• Discharge (take swabs if necessary)
  • Signs of vulvovaginal atrophy; hypopigmentation, non-elastic smooth tissue, shiny epithelium. (Remember that this can occur postnatally, especially if breastfeeding; it can also occur in spite of systemic HRT, and local oestrogen may be needed.)
  • Vaginal examination – tender nodules in rectovaginal septum/pouch of Douglas may indicate endometriosis, as may an immobile uterus. Also check for anatomical variants such as vaginal septum

A rapid response to the article added the possibility of urogenital prolapse as a cause, and suggested doing VE in standing position as well as lying down. (The letter also advised specialist women’s health physio as first-line treatment for prolapse.)

Don’t perform a speculum examination on a patient who has vulvodynia or vulvar dermatosis, or if there is a clear psychosexual cause with nothing to indicate a physical cause. If performing speculum examination, beware of offering a small speculum; it can inadvertently reinforce a patient’s concerns about small vaginal size. If a patient asks for a small speculum, ask why she feels she needs one. Do use plenty of lubricant.

In patients with vulval dermatitis or pruritus, consider a ferritin level; 5% of such patients may be iron deficient.


Obviously, work on whatever the problem is (physical, emotional, or both); however, here are some general tips:

  • Perineal massage can be useful for treatment of vulvodynia and of vaginismus, as well as for generally helping women who have been avoiding touching or looking at their genitals get acquainted or reacquainted with them. Recommend doing this twice daily with coconut oil or other inert oil (I have no idea what makes an oil inert rather than otherwise, so I wish they’d given more examples); using the thumb is easier.
  • Avoid allergens. Use an inert oil such as olive oil (aha! Thanks!) for washing instead of soap or shower gel. Avoid biological or perfumed laundry products. Use unbleached, undyed cotton items for sanitary protection. I assume all of this point is meant to be aimed at problems such as dermatitis and maybe vulvodynia? It really isn’t very clear. This just doesn’t sound like good all-purpose general advice for a set of problems which, in the nature of things, is going to involve quite a few people having complex hangups about the problem.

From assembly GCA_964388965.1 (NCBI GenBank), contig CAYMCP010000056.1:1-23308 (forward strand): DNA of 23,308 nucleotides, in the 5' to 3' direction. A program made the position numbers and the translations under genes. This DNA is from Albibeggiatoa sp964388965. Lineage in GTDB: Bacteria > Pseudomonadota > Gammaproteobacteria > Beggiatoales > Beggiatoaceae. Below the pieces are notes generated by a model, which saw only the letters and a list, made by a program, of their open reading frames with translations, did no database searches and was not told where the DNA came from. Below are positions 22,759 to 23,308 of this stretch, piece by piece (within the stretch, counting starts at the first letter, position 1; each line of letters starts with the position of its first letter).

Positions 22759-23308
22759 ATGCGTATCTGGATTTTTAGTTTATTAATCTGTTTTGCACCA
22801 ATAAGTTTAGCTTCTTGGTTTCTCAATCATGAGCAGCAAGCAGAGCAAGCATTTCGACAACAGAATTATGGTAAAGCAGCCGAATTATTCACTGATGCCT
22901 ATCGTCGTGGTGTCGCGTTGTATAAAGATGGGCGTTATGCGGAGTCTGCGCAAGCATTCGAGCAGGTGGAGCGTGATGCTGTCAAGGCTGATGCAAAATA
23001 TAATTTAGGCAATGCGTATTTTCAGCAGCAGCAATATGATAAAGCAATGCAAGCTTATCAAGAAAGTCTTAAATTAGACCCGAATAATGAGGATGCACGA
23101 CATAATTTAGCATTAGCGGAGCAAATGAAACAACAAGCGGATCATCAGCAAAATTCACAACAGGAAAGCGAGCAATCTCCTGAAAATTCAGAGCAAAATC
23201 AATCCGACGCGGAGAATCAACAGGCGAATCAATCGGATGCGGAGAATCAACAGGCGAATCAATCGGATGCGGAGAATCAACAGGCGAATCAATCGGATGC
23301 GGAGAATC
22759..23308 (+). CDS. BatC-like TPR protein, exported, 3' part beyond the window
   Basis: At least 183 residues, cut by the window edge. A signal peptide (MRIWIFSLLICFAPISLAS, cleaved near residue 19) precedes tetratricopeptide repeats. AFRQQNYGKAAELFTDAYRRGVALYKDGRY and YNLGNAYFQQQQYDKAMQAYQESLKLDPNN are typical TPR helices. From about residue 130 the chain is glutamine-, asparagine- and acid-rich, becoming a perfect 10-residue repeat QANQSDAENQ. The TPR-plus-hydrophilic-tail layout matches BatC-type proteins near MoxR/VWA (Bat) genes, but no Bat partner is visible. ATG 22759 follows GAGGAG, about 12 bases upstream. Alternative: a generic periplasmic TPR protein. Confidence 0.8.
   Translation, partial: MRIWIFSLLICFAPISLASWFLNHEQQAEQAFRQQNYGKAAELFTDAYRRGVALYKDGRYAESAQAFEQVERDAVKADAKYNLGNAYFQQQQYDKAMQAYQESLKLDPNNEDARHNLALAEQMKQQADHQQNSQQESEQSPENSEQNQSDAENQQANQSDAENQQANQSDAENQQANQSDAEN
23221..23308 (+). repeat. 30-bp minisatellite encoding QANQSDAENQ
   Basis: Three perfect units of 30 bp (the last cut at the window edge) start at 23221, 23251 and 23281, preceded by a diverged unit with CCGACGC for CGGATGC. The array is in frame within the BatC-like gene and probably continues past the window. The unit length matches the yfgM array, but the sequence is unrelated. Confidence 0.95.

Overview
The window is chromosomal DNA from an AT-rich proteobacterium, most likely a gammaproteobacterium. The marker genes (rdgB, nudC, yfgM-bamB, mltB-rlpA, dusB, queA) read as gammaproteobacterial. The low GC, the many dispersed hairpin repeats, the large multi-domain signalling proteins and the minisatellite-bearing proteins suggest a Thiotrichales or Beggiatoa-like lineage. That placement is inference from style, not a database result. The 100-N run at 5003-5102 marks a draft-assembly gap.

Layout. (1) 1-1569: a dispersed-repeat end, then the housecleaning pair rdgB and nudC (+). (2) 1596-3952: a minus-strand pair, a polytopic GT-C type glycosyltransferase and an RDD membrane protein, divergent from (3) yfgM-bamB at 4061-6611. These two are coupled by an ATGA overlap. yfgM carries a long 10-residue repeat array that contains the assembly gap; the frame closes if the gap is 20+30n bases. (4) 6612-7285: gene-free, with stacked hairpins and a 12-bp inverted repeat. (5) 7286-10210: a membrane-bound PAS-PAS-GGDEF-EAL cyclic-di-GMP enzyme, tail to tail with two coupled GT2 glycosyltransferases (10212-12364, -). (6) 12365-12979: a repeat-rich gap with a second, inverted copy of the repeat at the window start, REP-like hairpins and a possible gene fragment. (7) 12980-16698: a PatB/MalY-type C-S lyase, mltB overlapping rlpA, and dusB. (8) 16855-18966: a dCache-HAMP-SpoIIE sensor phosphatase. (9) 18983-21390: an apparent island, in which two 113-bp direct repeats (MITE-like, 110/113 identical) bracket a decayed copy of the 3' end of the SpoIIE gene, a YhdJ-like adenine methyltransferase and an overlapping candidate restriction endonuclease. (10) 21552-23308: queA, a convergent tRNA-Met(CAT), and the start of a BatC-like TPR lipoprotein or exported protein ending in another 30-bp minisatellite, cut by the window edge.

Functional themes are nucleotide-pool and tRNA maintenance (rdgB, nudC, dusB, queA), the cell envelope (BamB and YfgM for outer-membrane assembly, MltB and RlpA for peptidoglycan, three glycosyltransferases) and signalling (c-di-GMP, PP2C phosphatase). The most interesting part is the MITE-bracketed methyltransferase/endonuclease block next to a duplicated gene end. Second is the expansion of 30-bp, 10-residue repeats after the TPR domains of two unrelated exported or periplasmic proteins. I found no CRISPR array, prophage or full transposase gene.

• Desensitising lubricants such as menthol or water-based lidocaine preparations might be helpful in reducing pain from penetrative sex.

(BMJ practice pointer article)

Posted in Credits 2018, Gynaecology, Sexual health | Leave a comment

LUTS aren’t an indication for prostate cancer screening

Another useful pointer from the 5th May BMJ; It is not clear whether LUTS in men are associated with prostate cancer, so, given the potential harms of screening, LUTS should not be used as an indication for checking PSA as a screening test.

(That said… I’ve read that a PSA over 4.2 (I think that was the figure) is an indication for finasteride or equivalent, as it indicates an increased risk of eventual urinary retention. So I do tend to do them for that reason. It’s worth being aware of the drawbacks, though.)

Posted in Credits 2018, Urology | Leave a comment

Don’t use bath additives for children’s eczema

A simple and extremely useful study result; in children with eczema, don’t bother prescribing those additives that you put in the bath water. The BATHE study studied children from 1 to 11 with eczema (‘very mild’ eczema was excluded) who were being given standard eczema management with emollients, topical corticosteroids, and use of emollient instead of soap; the use of three different bath additives was compared with the use of no bath additives, in a randomised setup. The use of bath additives didn’t help.

Posted in Credits 2018, Dermatology, Medication | Leave a comment

Overactive bladder in men

Examine for retention, prostatic hyperplasia/poor rectal tone, and neurological signs.

Check urinalysis. Consider C&S, PSA, glucose, and urodynamics.


Behavioural changes: Scheduled/double voiding, avoidance of irritants, training of pelvic floor muscles, smoking cessation. Online patient resource from EAU. Downloadable list of bladder irritants/potential substitutes; the most important are alcohol, tobacco, caffeine, artificial sweeteners and chocolate, but there are quite a few others, including aged cheese, sour cream, and yoghurt, none of which I would ever have anticipated being a problem.